Whether photographing nature or culture, I am inspired by forms and human endeavors reflecting archetypal elements or universal experiences that highlight connections between people and nature or people of different cultures. I am drawn to landscapes that have mythic or dreamlike qualities suggesting links with invisible dimensions or the perspectives of ancient cultures viewing nature as embodying spirits and connecting humans to the spirit world.  Photographing a range of cultures reflects my view that a global perspective reveals how diverse cultures and traditions contribute to humanity’s history and richness.  For me, global photography serves a different purpose from that of earlier exploration photographers whose intent was often documentation of the unknown or seldom seen as a means of emphasizing ethnography and geography. Instead, today’s global photography is a way to convey universal human concerns, underscoring  commonalities among cultures as a basis for understanding and tolerance. My photography of nature and culture is based on my belief in the power of photography to engender empathy for varied life-forms, people, environments, and cultures, creating opportunities for greater connection rather than experiences of alienation.

     I have produced three forthcoming books. The Land: Portrait of a California Counterculture Community, photographed in 1976 and 1977, with text by Ann Mason, is about a counterculture community that was established as an offshoot of singer Joan Baez’s and celebrated war resister David Harris’s Institute for the Study of Nonviolence, existed near Palo Alto from 1971 to 1977, and focused on environmentalism and ecology before the concepts became mainstream, ultimately contributing to the preservation of scenic acreage as Monte Bello Open Space Preserve.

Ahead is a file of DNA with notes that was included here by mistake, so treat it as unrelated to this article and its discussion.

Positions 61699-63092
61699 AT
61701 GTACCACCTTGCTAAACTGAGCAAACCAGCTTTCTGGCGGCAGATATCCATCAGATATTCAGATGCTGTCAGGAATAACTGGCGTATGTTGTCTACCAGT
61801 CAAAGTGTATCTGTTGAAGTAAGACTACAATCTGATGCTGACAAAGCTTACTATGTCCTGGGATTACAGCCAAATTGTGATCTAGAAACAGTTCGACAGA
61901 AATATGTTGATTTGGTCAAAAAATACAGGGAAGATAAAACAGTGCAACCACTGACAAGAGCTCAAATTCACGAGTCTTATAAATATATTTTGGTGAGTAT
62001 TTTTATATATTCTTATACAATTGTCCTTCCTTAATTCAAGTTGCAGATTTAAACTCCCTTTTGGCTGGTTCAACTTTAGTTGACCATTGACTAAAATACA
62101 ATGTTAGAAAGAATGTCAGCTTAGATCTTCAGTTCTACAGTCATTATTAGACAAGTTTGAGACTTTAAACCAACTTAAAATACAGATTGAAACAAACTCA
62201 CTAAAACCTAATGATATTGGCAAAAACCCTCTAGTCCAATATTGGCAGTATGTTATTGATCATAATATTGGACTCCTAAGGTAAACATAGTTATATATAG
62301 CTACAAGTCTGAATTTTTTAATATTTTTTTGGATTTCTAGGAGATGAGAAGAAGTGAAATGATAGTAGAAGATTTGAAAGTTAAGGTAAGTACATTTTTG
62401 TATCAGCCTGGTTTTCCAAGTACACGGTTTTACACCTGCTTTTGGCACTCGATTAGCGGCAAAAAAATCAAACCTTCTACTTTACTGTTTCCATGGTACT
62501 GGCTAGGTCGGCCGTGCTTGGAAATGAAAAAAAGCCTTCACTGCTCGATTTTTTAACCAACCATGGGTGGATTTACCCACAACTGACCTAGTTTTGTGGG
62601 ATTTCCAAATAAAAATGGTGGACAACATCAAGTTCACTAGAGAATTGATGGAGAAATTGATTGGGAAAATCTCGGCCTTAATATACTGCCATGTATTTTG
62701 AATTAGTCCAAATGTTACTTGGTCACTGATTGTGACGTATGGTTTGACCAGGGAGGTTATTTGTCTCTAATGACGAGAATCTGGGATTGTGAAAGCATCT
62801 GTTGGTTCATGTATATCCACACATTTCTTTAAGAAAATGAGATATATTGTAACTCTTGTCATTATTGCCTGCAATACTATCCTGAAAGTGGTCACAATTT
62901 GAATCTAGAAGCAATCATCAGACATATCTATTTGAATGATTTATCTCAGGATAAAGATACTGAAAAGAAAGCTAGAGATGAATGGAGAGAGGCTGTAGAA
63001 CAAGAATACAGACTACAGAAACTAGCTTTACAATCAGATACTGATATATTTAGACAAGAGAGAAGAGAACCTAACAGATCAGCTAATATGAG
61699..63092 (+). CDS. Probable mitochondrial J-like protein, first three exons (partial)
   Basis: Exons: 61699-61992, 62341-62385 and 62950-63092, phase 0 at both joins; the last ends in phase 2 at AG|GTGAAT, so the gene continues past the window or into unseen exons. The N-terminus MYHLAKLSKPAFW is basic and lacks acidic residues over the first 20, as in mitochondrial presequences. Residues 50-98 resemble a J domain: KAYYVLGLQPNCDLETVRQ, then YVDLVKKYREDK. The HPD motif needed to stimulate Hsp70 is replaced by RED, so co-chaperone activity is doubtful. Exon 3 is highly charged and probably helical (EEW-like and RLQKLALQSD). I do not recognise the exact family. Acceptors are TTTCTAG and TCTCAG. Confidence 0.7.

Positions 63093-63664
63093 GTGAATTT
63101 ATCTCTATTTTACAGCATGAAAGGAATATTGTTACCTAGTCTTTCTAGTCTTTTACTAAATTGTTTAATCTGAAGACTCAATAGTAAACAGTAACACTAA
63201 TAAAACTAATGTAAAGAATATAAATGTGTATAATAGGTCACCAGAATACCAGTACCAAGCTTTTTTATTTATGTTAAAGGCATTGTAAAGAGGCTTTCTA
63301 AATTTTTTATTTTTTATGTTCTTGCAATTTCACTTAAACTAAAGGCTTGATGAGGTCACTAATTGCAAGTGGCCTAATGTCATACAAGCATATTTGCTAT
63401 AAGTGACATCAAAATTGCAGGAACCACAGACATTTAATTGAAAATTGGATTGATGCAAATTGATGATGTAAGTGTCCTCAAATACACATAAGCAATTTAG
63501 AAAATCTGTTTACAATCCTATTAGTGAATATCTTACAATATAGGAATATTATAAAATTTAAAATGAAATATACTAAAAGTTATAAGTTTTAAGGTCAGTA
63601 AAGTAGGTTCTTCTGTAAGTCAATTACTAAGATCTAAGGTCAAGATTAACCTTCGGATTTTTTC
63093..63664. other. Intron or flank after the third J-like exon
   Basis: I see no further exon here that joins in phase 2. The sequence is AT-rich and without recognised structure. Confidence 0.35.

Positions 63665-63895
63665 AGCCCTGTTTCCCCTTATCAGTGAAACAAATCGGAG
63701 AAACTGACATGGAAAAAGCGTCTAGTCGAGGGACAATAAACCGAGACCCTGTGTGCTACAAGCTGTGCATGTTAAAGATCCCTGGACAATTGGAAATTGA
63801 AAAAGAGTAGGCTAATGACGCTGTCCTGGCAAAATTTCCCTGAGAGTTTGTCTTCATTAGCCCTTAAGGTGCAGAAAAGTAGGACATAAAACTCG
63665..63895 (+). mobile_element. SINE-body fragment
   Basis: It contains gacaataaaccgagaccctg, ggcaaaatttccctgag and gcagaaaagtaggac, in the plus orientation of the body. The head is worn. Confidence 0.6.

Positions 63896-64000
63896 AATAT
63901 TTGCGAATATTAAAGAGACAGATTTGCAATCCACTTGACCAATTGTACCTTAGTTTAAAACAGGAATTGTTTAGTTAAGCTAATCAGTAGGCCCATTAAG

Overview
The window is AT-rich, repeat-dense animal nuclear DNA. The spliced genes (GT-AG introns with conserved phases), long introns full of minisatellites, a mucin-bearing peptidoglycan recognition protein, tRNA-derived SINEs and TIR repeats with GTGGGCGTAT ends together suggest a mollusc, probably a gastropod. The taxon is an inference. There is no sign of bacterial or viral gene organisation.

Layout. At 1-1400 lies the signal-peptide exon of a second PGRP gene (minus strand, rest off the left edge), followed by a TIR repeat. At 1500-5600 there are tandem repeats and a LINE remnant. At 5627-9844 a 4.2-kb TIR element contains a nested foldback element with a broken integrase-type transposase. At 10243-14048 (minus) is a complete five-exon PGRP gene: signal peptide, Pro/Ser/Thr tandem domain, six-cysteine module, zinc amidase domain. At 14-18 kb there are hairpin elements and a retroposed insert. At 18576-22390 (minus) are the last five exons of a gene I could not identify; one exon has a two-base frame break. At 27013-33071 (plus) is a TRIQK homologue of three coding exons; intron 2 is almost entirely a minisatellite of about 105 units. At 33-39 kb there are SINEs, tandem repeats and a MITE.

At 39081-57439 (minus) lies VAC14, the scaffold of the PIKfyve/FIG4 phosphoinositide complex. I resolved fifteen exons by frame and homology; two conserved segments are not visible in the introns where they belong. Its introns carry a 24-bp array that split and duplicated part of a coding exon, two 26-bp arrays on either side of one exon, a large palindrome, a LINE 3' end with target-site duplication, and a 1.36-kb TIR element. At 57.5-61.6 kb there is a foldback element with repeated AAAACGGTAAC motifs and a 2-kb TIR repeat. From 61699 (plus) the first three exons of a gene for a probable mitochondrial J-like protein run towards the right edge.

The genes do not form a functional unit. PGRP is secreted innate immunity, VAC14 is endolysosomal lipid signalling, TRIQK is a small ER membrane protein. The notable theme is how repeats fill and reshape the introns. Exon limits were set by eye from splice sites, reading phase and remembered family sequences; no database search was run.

Beams of the Spirit is a book of images, with introduction by Ann Mason and foreword by Paul Caponigro, of sacred landscapes and architecture, religious rituals and artifacts, from thirty-six countries that represent twenty-five religions and depict world ways of worship expressing the commonality of spirituality which supports religious tolerance. An excerpt from the introduction reads: “In taking the images presented in this book, I was led to discover that around the world sacred architecture, rituals, and artifacts, as well as myths about deities and forces of nature, can all be viewed as ‘far-darting beams of the spirit’ (Walt Whitman, Passage to India), as reflections, in diverse cultures, of the quest to understand . . . the invisible realm of spiritual forces and the human relationship to them. As E. W. Wentz states in The Fairy Faith in Celtic Countries, ‘the wonderful temples of India, the pyramids of Egypt, the megaliths of the British Isles, St. Peter’s Basilica, Notre Dame Cathedral, each in their own way record more or less perfectly man’s attempt to express materially what he feels spiritually.’ Thus in the universality of their expression of the transcendental realm sacred sites, rituals, artifacts, and myths of various societies can become bridges between cultures, helping us recognize similarities across borders and find common ground for understanding.” Called by one commentator “a spiritual Family of Man,” Beams of the Spirit aims to honor some of the ways different religions have expressed the mysteries of spiritual forces and to show people’s enduring and diverse spiritual potentialities. An excerpt from the foreword by Paul Caponigro reads: “Such subjects . . . touch on the universal aspects of man, revealing his spiritual probings and aspirations. . . . The viewer of this work is thus enabled to make a journey of discovery into the world of power and beauty that enfolds man’s greater questions and desires—to know who we are and from whence we came. It is a flight away from the merely observable and into the ethers of mental and emotional exploration to serve the spirit.”